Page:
In this tense city where a campaign called "Talking Proud" has been launched to rid citizens of an inferiority complex, the Buffalo Bills have become a rallying point as the only unbeaten team in the National Football League.

Ever since O.J. Simpson voiced a reluctance to leave his native California to play here after being drafted by the Bills, Buffalo has been the butt of jokes about the weather and other deficiencies in charm.

Poking fun at themselves, some professional exploiters annually celebrate the "blizzard of 1977" by hiring a ballroom, selling T-shirts and dancing and drinking to the memory that begot the commentary from an outlander that "People in Buffalo lock the front door on Oct. 15, when the first snow falls, and don't come out until April 15."

Coach Sam Rutigliano of Cleveland said, "Buffalo is not the end of the world, but you can see it from there."

But after two incidents Thursday, coming here for a pro football game is reminiscent of going to Dallas to watch the Cowboys after the assassination of President Kennedy.

For the second straight day a cab driver was found murdered, with his heart cut out. The community was already numbed by four execution-style gunslayings within a 36-hour period less than three weeks ago. On Thursday night, a cross was burned in the predominantly black East Side. All the murder victims were black males.

Geographically and culturally distant as Buffalo is from Paris, both cities are similarly alarmed about signs of bigotry: in France, anti-Semitism; in Buffalo, racism. Witnesses to the four shootings here said the gunmen were white. Black leaders urged police to investigate what they call a conspiracy against blacks.

Adding to problems here is an unemployment rate of about 10 percent in steel manufacturing and automobile assembling.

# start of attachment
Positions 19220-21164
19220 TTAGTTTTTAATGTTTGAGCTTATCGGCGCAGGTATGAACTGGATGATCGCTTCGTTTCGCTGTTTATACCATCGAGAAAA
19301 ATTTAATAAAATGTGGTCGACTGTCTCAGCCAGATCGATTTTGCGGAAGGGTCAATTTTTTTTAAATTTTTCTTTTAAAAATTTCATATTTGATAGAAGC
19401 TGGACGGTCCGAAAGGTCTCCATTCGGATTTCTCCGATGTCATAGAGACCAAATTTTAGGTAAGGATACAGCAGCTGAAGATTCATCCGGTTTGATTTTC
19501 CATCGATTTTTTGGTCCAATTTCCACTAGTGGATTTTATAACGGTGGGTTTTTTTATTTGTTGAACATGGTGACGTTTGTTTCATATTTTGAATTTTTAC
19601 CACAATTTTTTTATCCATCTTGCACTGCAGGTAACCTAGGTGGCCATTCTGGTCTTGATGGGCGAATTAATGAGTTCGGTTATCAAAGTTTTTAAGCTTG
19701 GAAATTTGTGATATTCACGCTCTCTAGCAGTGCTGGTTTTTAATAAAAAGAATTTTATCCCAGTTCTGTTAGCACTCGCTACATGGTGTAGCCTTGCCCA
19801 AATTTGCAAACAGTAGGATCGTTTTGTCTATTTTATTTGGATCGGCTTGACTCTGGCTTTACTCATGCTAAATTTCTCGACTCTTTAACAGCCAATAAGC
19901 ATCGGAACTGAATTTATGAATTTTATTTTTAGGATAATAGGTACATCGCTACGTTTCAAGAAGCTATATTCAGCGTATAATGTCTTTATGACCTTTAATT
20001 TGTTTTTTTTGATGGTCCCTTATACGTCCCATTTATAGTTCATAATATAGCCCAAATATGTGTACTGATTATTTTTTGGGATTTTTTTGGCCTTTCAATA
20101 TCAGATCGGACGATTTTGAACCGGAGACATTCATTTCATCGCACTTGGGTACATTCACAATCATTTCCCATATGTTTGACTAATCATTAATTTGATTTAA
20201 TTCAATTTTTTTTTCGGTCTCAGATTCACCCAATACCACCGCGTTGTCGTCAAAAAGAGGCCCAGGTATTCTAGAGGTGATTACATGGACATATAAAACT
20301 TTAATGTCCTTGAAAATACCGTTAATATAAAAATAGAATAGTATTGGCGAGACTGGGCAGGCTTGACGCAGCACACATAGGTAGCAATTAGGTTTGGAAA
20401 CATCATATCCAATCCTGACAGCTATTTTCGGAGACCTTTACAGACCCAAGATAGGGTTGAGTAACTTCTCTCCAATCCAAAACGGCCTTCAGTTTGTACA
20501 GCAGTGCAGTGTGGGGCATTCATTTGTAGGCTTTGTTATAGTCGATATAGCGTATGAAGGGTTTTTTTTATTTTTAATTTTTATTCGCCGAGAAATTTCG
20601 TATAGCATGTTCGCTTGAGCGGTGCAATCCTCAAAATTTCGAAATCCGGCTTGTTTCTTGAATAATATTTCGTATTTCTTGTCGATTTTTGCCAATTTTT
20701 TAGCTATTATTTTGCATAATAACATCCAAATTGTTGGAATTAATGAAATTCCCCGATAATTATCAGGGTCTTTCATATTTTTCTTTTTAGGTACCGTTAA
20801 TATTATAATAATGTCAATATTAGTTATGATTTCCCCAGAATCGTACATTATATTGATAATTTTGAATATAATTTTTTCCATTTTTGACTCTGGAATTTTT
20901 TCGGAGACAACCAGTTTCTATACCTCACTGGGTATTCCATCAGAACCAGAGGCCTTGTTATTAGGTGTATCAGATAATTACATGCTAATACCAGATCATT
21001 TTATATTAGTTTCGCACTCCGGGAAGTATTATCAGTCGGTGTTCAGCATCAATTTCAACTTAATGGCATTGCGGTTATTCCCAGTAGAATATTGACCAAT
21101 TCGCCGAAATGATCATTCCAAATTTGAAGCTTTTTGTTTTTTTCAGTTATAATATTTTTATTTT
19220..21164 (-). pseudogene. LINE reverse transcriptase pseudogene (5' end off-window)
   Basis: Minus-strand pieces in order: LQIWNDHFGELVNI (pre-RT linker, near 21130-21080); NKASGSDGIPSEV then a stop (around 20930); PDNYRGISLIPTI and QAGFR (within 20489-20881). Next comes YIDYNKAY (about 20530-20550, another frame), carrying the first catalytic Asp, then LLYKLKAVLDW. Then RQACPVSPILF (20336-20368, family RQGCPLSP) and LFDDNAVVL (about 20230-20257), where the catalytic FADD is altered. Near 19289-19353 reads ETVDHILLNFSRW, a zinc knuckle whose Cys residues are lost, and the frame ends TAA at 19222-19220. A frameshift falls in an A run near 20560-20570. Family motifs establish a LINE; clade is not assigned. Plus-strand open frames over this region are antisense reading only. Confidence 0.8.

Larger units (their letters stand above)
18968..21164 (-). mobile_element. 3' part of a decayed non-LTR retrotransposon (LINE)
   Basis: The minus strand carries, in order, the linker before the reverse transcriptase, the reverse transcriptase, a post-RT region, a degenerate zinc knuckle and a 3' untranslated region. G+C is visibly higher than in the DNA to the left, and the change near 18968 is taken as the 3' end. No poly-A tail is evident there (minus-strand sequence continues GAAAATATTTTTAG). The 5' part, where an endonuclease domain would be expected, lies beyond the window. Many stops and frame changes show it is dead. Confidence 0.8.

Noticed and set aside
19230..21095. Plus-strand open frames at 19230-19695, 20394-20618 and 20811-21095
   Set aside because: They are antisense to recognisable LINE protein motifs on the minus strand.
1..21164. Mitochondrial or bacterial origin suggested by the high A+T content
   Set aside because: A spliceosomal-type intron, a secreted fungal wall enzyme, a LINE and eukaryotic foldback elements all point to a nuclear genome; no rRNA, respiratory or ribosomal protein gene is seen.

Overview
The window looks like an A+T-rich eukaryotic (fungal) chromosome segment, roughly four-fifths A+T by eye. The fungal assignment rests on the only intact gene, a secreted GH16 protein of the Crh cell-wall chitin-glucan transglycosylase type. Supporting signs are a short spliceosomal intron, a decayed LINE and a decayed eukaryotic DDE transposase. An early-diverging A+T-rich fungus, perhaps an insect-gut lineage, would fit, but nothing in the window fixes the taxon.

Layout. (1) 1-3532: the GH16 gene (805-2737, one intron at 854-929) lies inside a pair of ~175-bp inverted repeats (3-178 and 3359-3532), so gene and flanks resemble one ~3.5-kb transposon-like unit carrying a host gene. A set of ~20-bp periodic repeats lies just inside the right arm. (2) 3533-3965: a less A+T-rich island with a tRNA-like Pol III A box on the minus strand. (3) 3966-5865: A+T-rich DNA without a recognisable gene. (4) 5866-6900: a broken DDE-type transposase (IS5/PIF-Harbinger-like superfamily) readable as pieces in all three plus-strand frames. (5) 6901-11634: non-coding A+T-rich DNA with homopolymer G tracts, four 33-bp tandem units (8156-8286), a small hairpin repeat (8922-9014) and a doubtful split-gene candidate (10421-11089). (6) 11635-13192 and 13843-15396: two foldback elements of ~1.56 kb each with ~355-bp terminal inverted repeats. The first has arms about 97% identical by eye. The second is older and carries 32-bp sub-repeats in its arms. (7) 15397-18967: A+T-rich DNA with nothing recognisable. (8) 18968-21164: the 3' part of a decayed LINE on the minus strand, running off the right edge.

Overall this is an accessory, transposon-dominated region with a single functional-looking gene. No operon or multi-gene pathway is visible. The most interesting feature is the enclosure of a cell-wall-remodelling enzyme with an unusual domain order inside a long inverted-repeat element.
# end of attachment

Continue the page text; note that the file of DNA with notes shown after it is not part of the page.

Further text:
Because Rich Stadium seats 80,020, because the Bills had been in a slump until last year, and because the weather is a deterrent at the end of the season, only 21,000 season tickets were sold.

Yet, two of the first three home games have been sold out, and a third sellout is possible Sunday for the visit of the Baltimore Colts.

The attitude is akin to President Roosevelt's decision during World War II to allow baseball to continue, "because . . . people cannot be expected to wring their hands in apprehension 24 hours a day every day," as one commentator put it.

Guard Reggie McKenzie of the Bills, in his ninth season, was asked why he keeps playing in view of the Bills' four losing seasons since the 8-6 record of 1975.

"I'd like us to treat the fans to a Super Bowl," he said. "They would go insane. It takes 59,000 of them buying single-game tickets to fill the stadium with only 21,000 season ticket holders. But they do it. They were 5,000 of them waiting for us at the airport after we got back from beating the Chargers on Sunday in San Diego -- at 2 a.m.!"

Isiah (Butch) Robertson, the one-time rebellious linebacker and playboy of the Los Angeles Rams, is building a home here.

He missed the trash receptacle on the practice field with his toss of a paper cup and was reminded that former Ram Coach George Allen disciplined him for just that, causing a front office upheaval that resulted in Allen's dismissal.

Robertson ridiculed the memory of Allen, and then said, "No, thank him for me being here."

How did Robertson find happiness in Buffalo, of all places.?

"With a 5-0 record," he said.

Coach Chuck Knox was asked how he managed to keep players as outspoken as Robertson and guard Conrad Dobler contented.